By CAROL HOPKINS
Of The Oakland Press
The Michigan Senate already approved the measure to repeal the helmet law, and Wednesday the House approved a repeal of the existing law.
The bill would allow riders 21 or older to go without helmets if they meet certain insurance and experience conditions. The measure approved by a 69-39 vote would allow riders 21 or older to go without helmets if they meet certain insurance and experience conditions.
Riders must have been licensed to operate a motorcycle for at least two years or have passed a safety course to go without helmets.
The House bill calls for motorcyclists to have at least $20,000 of first party medical benefits coverage in the event they are involved in an accident.
The bill returns to the Senate, which already has passed the bill in a similar form. If the Senate agrees with the House-backed changes, the legislation would be sent to Gov. Rick Snyder.
If supporters of the helmet repeal want the measure to become law, they may have to pass other proposals pending in the Legislature that would change elements of Michigan’s auto insurance laws.
The issue drew strong reactions from readers commenting online.
“There is a reason they refer to them as ‘brain buckets,’” wrote Jule Oliver. “We ride and it’s just part of the equipment, (as with) a race car driver or astronaut. Neither could participate in the sport without a helmet. It’s just stupid to ride without one. It’s got nothing to do with politics. They save lives!”
Some resented the Legislature’s stepping on rights.
“If you’re over 18 you should be able to choose whether or not you wear one,” said Joshua Bennett. “Personally I wouldn’t ride without one but I don’t think the government should be telling me either way.”
Gary Julie Ferris Hegedus said helmets are worn in this family, adding, “Most accidents are caused by the other driver. Studies found a helmet made no difference.”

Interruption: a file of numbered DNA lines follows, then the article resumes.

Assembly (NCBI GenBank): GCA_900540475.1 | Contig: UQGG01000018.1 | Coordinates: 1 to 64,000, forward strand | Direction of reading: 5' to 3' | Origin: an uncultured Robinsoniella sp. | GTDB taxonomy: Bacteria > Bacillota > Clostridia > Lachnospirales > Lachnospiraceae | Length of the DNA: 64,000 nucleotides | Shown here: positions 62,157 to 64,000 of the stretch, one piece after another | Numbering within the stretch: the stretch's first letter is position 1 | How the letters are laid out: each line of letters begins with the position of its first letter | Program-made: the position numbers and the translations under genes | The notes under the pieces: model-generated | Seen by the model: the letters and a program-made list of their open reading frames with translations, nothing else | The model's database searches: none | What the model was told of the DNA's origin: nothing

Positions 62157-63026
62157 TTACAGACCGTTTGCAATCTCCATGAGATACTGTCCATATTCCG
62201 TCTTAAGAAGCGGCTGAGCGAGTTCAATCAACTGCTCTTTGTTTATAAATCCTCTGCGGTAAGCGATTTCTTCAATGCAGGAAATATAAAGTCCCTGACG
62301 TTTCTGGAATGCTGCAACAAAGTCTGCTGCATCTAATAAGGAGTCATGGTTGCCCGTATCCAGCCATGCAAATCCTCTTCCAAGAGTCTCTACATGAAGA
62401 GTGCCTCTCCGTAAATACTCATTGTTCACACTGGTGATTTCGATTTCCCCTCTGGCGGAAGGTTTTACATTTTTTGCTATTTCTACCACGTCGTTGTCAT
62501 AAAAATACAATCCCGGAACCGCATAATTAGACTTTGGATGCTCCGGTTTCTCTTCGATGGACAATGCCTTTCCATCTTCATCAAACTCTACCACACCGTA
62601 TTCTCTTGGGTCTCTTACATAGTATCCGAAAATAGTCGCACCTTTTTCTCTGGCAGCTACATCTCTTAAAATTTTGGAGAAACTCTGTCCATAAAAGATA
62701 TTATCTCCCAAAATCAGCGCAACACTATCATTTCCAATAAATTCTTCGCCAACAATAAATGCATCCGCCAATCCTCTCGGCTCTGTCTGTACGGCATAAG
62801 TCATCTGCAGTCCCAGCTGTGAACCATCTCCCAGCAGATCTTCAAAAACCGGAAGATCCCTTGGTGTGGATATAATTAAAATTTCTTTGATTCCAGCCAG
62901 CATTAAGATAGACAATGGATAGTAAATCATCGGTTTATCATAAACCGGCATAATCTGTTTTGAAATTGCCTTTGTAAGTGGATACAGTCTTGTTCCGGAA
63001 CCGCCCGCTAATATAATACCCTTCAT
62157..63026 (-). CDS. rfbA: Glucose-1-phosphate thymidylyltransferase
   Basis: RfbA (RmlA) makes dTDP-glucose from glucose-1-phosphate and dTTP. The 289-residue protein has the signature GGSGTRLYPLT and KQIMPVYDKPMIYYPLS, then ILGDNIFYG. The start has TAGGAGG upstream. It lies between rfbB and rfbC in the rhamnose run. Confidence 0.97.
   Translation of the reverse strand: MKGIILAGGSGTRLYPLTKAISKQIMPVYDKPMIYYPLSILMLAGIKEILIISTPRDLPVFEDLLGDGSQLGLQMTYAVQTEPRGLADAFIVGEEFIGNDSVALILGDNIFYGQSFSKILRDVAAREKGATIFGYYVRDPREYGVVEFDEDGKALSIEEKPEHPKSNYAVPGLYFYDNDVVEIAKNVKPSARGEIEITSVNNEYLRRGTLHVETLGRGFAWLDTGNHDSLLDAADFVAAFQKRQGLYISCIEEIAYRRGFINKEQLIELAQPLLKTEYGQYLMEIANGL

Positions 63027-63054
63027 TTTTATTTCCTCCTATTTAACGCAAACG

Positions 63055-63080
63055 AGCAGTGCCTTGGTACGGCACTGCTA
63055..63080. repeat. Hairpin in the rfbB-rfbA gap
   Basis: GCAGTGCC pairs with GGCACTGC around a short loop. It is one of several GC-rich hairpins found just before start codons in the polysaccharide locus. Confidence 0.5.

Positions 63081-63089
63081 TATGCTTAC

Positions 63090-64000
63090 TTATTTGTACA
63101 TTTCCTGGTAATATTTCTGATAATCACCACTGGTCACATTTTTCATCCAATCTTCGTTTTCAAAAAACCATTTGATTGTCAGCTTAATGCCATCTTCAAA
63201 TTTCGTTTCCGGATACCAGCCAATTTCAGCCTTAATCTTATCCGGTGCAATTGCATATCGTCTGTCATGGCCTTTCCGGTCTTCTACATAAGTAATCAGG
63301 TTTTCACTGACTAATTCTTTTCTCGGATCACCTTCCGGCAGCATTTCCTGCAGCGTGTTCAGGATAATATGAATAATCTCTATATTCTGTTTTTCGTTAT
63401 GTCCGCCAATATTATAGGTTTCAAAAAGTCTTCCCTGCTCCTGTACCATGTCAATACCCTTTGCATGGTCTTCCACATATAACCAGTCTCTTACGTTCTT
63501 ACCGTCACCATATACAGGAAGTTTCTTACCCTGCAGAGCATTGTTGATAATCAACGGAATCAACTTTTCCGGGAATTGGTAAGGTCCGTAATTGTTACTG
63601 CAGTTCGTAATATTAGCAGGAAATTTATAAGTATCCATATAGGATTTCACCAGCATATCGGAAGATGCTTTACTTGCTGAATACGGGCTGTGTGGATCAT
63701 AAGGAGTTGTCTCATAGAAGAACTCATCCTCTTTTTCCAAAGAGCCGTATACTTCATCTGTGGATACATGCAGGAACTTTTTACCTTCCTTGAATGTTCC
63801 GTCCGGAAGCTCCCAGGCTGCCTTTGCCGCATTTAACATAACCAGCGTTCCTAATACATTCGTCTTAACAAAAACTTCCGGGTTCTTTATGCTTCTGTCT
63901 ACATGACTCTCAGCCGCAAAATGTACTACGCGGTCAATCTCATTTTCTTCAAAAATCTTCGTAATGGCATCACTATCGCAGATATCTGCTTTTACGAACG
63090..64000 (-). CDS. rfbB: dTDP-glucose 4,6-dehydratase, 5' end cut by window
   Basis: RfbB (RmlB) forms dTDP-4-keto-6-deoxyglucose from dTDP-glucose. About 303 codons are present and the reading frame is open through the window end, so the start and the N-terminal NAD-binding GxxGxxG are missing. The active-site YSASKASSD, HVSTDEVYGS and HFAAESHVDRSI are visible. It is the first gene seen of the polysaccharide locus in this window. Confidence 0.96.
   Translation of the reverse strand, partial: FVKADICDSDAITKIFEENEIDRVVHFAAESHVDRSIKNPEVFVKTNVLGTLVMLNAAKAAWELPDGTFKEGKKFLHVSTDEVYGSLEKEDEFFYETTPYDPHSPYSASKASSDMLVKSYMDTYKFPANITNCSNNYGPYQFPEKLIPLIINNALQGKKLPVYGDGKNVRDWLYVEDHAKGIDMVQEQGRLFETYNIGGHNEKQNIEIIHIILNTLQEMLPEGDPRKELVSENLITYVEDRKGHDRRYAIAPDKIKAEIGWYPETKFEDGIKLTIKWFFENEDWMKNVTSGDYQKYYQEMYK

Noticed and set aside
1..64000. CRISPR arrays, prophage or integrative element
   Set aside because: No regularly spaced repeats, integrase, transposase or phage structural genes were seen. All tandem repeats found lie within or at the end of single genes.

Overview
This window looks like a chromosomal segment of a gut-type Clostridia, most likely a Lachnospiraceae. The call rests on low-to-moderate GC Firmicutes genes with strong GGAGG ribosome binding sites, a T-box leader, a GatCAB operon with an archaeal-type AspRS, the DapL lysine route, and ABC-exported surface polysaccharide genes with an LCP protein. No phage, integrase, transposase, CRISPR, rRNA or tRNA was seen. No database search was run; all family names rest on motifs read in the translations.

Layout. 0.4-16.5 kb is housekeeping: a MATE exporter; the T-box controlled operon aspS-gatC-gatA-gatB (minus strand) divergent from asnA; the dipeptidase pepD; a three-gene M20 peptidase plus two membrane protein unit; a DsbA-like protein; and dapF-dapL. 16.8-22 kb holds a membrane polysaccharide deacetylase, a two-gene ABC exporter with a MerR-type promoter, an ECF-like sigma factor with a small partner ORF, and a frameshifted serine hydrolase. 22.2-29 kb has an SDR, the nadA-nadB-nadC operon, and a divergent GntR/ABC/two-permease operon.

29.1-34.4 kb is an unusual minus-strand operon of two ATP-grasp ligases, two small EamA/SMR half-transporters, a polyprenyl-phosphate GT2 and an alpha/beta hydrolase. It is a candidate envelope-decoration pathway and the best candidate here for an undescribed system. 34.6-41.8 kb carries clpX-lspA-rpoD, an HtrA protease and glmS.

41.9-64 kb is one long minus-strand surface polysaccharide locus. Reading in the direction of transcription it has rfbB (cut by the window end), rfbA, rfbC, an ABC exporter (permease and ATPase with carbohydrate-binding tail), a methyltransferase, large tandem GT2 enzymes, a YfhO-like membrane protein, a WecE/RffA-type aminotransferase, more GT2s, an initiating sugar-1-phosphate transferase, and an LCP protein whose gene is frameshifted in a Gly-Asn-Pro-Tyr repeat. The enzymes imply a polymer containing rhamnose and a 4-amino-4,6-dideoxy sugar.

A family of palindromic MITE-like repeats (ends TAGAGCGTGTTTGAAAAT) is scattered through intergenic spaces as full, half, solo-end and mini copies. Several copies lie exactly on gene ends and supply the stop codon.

Michael Abbott said deciding the helmet debate was a “tough call.”
He said, “I think common sense tells us helmets create a safer riding experience. We pay taxes to build the road and using the roads is a privilege, not a right. Therefore I do agree that the government has the authority to dictate helmet usage on the public roads.”
Some referenced the problem hospitals face when injured helmetless riders who have no insurance come into the emergency room.
“If the state ends (the helmet law), then insurance companies should have the right to refuse claims on (those accidents),” said Kris Marrs.
Abbott said, “The hospitals will end up passing along the higher costs to the rest of us.”
Brian Kitchin said helmet laws are in principal the same as seat belt laws.
“The government is now in the healthcare business and they can limit your freedoms in the name of risk versus cost.”
A reader named ndc said those who go without helmets should “sign a waiver that they will refuse medical treatment in case of an accident.”
FTW wrote, “Let those who ride decide.”
Christine Page stated, “If you are in your car minding your own business at a complete stop and one of these ‘freedom-loving’ helmetless motorcyclists without insurance runs into the back end of your car and ends up in a vegetative state, YOUR INSURANCE has to pay for his or her care. Now do you still want them to not wear a helmet?
The Associated Press contributed to this report.